Cocoa butter has long since been my favourite body moisturizer. It is so rich and creamy and conditions skin so well that it stays smooth all day. Creams and lotions containing cocoa butter are really nourishing, but I find the actual concentrated formula much more effective in treating stretch marks, discolourations and dryness without any added synthetic ingredients.
For those of you that aren't convinced, here is the know how (know what I should say!) of cocoa butter!
Cocoa ButterCocoa butter, also called cacao butter, is the cream-colored fat extracted from cacao seeds (cocoa beans) and used to add flavor, scent, and smoothness to chocolate, cosmetics, tanning oil, soap, and a multitude of topical lotions and creams. Cocoa butter has been called the ultimate moisturizer, and has been used to keep skin soft and supple for centuries. It is one of the most stable, highly concentrated natural fats known, and melts at body temperature so that it is readily absorbed into the skin. Cocoa butter is often recommended for treatment of skin conditions such as eczema and dermatitis. When applied topically, it creates a barrier between sensitive skin and the environment and also helps retain moisture. In addition, cocoa butter contains cocoa mass polyphenol (CMP), a substance that inhibits the production of the immuno globulin IgE. IgE is known to aggravate symptoms of both dermatitis and asthma.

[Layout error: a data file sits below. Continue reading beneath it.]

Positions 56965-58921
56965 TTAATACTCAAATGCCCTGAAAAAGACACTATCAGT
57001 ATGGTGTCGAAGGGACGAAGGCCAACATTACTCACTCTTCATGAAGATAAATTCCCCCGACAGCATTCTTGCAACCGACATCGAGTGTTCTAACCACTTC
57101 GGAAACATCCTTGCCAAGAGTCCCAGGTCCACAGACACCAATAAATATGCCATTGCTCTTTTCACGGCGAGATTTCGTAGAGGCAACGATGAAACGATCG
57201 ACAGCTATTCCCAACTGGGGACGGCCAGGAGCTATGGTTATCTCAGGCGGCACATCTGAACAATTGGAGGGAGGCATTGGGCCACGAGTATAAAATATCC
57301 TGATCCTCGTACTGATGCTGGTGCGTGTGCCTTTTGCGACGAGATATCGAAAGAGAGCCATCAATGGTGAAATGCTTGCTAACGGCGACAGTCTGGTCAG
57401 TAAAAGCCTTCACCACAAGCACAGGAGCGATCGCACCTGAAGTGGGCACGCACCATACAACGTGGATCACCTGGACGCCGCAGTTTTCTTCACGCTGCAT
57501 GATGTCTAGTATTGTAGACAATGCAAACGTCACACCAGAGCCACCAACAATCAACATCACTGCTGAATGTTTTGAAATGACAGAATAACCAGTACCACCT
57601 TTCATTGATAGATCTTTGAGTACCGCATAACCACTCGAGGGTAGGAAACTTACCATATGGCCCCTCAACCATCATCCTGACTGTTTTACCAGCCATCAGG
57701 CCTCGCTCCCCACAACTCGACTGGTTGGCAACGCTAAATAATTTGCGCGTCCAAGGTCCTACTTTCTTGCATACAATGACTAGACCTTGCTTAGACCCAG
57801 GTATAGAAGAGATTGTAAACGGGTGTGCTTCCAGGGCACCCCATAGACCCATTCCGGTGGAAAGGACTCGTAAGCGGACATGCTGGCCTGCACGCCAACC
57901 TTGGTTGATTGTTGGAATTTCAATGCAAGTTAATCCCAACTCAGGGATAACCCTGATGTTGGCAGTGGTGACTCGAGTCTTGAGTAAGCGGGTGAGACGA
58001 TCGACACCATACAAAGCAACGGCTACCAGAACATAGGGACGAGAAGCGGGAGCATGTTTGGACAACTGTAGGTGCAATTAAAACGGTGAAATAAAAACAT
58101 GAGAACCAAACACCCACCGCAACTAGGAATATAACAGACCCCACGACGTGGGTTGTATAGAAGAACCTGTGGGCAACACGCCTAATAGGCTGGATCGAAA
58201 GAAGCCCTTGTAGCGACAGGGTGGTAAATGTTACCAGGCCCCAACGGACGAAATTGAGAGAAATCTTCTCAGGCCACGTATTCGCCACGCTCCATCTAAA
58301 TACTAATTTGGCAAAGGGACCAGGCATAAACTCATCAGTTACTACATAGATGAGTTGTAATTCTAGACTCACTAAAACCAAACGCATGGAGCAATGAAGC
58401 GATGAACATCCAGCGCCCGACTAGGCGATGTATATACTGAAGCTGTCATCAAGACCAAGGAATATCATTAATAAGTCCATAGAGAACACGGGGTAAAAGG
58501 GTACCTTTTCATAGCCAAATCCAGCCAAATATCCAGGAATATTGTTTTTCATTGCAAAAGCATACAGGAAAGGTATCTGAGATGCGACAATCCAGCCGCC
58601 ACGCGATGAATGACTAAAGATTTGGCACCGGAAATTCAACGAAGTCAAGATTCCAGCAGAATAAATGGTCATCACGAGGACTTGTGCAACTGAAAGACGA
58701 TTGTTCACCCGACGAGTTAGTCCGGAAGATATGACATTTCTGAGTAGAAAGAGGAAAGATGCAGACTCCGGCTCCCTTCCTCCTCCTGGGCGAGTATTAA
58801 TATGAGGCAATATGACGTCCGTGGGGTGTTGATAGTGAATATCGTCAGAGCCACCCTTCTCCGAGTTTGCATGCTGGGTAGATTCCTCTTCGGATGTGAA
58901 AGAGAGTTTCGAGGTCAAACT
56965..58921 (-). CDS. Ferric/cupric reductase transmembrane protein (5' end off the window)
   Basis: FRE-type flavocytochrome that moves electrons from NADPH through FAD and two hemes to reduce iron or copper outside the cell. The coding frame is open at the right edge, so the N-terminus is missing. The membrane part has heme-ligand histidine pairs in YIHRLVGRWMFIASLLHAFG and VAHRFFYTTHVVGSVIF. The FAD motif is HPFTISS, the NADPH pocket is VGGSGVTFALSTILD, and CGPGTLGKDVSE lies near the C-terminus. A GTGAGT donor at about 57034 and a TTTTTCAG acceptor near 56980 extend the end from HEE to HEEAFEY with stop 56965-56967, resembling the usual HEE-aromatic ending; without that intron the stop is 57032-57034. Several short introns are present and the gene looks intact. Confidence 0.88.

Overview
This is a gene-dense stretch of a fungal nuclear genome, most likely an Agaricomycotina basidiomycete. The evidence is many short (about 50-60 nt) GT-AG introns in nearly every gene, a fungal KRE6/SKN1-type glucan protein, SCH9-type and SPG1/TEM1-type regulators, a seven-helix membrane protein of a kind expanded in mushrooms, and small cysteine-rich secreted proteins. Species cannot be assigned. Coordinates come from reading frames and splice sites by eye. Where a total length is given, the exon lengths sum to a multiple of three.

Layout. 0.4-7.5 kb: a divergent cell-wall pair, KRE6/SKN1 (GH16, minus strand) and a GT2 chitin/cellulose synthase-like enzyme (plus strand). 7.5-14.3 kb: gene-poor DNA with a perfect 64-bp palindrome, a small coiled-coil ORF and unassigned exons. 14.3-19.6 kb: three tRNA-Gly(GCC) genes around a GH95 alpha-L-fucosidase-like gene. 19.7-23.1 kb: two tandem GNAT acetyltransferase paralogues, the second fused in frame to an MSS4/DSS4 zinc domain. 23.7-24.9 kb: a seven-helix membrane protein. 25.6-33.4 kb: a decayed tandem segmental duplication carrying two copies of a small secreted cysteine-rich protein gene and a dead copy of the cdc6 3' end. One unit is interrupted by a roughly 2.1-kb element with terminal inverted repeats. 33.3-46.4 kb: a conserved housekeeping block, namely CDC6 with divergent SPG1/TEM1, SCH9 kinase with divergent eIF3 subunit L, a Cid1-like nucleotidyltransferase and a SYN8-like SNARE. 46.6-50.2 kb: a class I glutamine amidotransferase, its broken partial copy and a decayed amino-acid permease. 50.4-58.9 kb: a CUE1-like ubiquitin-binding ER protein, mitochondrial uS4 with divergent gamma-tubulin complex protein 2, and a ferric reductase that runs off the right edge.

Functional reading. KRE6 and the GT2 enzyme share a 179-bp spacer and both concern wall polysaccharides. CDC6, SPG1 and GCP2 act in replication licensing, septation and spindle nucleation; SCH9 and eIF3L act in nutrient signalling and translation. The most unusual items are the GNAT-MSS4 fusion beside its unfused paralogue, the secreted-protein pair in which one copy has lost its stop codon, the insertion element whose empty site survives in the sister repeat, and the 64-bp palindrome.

Pregnant women have long used to cocoa butter formulations to prevent and treat stretch marks, but this pleasant-smelling substance is added to countless other topical preparations as well. Lotions and oils containing cocoa butter are often used in aromatherapy massages to promote feelings of relaxation and well-being. Recent research indicates that massaging the skin with cocoa butter may help relieve stress, boost the immune system, and even prevent cancer. This is because cocoa butter, like chocolate, contains a lot of CMP. Researchers in Japan reported that CMP inhibits the growth of cancerous cells and tumors by reducing active oxygen levels in the body, and concluded that CMP inhibits the oxidation of LDL (good) cholesterol and the production of inflammatory cells; there is some evidence that the CMP in cocoa butter may also help prevent heart disease and ease arthritic symptoms.
Preliminary research indicates that CMP actually helps suppress excessive T-cell activity in the immune system, which could help treat conditions associated with overactive immune systems, such as psoriasis, fibromyalgia, and chronic fatigue syndrome.
Cocoa butter is found in chocolate of course, and as previously stated, is an ingredient in countless topical preparations. You can also buy pure cocoa butter at pharmacies, health food stores, and from online distributorships. There have been rare cases of sensitive individuals having skin reactions to this substance. If you notice any rash or discomfort, simply discontinue use of this product.